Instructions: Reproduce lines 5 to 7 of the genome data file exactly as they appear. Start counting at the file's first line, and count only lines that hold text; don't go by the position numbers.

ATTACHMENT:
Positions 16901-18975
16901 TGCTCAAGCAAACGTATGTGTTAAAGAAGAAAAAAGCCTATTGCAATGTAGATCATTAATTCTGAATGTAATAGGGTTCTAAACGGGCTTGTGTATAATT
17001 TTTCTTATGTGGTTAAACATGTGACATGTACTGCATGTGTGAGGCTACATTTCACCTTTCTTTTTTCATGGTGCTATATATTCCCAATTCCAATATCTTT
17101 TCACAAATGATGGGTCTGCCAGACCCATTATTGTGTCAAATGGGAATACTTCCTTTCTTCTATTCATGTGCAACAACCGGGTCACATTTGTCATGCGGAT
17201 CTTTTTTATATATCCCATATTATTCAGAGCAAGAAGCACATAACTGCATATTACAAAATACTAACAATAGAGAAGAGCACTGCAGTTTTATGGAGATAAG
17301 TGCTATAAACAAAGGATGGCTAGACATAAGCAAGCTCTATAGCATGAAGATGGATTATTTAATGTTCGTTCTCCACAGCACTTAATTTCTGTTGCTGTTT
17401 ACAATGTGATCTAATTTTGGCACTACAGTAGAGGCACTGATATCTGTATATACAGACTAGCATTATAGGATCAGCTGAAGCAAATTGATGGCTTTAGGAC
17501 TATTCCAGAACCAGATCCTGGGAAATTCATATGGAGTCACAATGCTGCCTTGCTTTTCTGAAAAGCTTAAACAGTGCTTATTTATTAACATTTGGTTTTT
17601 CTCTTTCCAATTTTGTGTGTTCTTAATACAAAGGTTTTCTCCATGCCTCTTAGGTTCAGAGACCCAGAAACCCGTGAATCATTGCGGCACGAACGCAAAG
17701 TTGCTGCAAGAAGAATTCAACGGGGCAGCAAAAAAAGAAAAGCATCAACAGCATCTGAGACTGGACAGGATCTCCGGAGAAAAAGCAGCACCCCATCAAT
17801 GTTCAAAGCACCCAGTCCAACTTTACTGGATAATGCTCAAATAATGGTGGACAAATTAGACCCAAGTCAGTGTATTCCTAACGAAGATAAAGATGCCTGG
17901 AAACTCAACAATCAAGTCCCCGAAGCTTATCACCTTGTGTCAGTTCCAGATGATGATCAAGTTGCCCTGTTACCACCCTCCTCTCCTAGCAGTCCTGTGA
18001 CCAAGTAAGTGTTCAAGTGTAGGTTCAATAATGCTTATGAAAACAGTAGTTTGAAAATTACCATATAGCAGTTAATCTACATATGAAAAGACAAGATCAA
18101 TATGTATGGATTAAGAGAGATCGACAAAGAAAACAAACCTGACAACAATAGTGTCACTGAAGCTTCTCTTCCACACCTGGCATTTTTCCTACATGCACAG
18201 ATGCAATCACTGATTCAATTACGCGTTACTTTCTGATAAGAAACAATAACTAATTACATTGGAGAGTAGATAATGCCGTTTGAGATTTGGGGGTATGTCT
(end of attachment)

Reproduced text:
17201 CTTTTTTATATATCCCATATTATTCAGAGCAAGAAGCACATAACTGCATATTACAAAATACTAACAATAGAGAAGAGCACTGCAGTTTTATGGAGATAAG
17301 TGCTATAAACAAAGGATGGCTAGACATAAGCAAGCTCTATAGCATGAAGATGGATTATTTAATGTTCGTTCTCCACAGCACTTAATTTCTGTTGCTGTTT
17401 ACAATGTGATCTAATTTTGGCACTACAGTAGAGGCACTGATATCTGTATATACAGACTAGCATTATAGGATCAGCTGAAGCAAATTGATGGCTTTAGGAC